I’d better activate my prayer capsule

I accomplish very little these days with my life, so I am willing to settle for any victory, however small. This weekend, I cleared two games off my looming tower of shame. Not exactly a triumph of the human spirit, but at least it’s something.

Sony CEA | Adventure | PlayStation 2 | 2002

I finally finished Ico. Only, uh, five years late? Fantastic. It was something of a mistake to wait so long to play it, though — not that I meant to put it off for so long, mind you, but every previous attempt I’ve made to complete the game had been tragically derailed by diverse complications, from moving across the country to sheer ennui. Not this time, though. Nope, I clawed my way through to the end. And… it was okay.

No, that’s a lie. It was quite a bit better than okay. But Ico today is a game that’s more easily appreciated for what it represents than for what it actually is; it was hugely influential and has done more to define a genre than anything since, I dunno, Grand Theft Auto. The slightly abstract visuals, the HUD-free interface, and of course the leaping and crawling and climbing through massive, solemn environments… I can’t really think of too many action-adventure type games that haven’t been touched by Ico. Alas, they’ve also improved considerably on its gameplay, smoothing over and refining it and generally taking a bunch of raw, inspired ideas and working them into forms that work just a little bit better all around. The only thing I haven’t seen done better is the wordless, co-dependent connection shared by Ico and Yorda — the emotional heart of the game that propels the game even as it occasionally frustrates. The final sequence was absolutely fantastic, and the happy buzz you take away probably has a lot to do with why people love Ico so dearly.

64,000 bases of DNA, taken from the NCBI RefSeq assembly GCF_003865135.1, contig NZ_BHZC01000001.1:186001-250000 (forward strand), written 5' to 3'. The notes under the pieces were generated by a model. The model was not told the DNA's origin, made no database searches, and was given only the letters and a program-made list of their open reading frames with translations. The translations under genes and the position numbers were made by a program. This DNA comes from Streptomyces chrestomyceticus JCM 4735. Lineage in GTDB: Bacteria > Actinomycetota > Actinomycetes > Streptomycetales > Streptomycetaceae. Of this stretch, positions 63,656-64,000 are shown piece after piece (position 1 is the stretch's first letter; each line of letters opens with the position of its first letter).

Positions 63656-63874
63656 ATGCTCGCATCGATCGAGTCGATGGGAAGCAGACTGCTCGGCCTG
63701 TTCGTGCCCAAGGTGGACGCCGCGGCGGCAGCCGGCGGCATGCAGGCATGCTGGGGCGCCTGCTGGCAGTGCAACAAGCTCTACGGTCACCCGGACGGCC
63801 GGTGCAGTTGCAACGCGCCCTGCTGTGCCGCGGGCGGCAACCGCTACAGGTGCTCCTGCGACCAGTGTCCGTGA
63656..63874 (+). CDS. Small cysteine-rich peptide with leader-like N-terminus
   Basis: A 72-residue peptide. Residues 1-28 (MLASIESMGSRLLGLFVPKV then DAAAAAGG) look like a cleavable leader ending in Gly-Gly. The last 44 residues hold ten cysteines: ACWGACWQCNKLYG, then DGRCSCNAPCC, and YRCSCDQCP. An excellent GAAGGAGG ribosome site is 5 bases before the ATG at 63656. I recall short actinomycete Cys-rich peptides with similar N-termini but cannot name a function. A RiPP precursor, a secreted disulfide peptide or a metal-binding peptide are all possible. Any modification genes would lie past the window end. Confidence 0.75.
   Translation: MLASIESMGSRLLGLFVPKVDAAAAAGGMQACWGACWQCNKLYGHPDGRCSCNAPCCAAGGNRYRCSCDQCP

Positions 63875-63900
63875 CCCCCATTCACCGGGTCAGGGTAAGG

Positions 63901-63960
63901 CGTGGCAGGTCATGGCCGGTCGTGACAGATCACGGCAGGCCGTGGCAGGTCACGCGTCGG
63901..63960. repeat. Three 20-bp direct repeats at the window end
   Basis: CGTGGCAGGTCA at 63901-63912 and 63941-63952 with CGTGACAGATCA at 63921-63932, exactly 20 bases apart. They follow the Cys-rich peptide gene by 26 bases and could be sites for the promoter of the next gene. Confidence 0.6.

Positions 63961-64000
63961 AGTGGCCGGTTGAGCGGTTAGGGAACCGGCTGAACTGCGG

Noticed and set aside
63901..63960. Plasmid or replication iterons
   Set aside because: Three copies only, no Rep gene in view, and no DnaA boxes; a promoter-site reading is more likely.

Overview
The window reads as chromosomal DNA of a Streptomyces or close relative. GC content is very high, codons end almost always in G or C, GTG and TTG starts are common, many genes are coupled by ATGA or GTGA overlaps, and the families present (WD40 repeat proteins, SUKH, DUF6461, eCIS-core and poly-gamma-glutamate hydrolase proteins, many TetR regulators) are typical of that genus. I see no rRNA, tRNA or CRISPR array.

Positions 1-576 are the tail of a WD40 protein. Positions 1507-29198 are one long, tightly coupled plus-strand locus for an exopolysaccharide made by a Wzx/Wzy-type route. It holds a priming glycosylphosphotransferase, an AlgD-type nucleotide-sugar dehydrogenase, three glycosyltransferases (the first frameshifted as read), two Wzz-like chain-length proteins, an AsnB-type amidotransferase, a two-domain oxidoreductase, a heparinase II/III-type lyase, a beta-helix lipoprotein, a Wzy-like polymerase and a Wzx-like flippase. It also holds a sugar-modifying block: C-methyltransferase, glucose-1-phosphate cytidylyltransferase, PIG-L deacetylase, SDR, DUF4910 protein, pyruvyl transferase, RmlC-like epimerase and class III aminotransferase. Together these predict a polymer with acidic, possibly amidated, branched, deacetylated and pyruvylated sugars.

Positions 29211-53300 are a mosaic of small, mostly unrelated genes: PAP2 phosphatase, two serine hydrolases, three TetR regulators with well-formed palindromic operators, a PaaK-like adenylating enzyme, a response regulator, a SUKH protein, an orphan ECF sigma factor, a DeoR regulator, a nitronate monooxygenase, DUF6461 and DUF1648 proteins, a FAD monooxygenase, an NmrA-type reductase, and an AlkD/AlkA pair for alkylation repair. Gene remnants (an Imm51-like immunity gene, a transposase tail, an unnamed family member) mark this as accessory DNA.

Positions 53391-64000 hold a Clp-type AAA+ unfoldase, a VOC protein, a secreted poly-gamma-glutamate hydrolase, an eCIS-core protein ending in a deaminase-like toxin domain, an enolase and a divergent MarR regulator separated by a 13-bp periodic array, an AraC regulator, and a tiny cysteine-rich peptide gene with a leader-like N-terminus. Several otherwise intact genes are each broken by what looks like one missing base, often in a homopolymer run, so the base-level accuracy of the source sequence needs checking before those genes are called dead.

I also think it’s a mistake to use Ico as the poster child for “games as art,” but that is a debate I don’t want to ever have to bear witness to. Just thinking about it makes my brain shrivel a bit in disgust.

Beautiful Katamari
Namco Bandai | Action | Xbox 360 | 2007

I also cleared the latest iteration of Katamari Damacy off my stack, but unlike Ico I didn’t actually finish the whole thing. That’s partly because Namco Bandai wants me to cough up twelve bucks to access bits of game that already exist on the disc they sold me, but mostly because Beautiful Katamari is pretty crappy. Apparently the more a Katamari game costs, the worse it plays.

It’s a little heartbreaking to think that a game that was the freshest thing going just a few years ago is now stultifying dull. And for some reason the control is really crappy on 360. And the side missions stink. Why, the 10,000º stage has been determined by science to be constructed of anti-fun (a kind of elementary particle that destroys all fun with which it comes into contact). Speaking as one of those annoying, loudmouthed import-loving types who gushed about the original game back when its release in America seemed like the most preposterous notion ever, the series’ progressive crappening is just one more reason to hate video games forever.

25 thoughts on “I’d better activate my prayer capsule

  1. I had a feeling this game was going to go the way of Crazy Taxi. It didn’t help matters that the executive producer of the original left the series after the second game…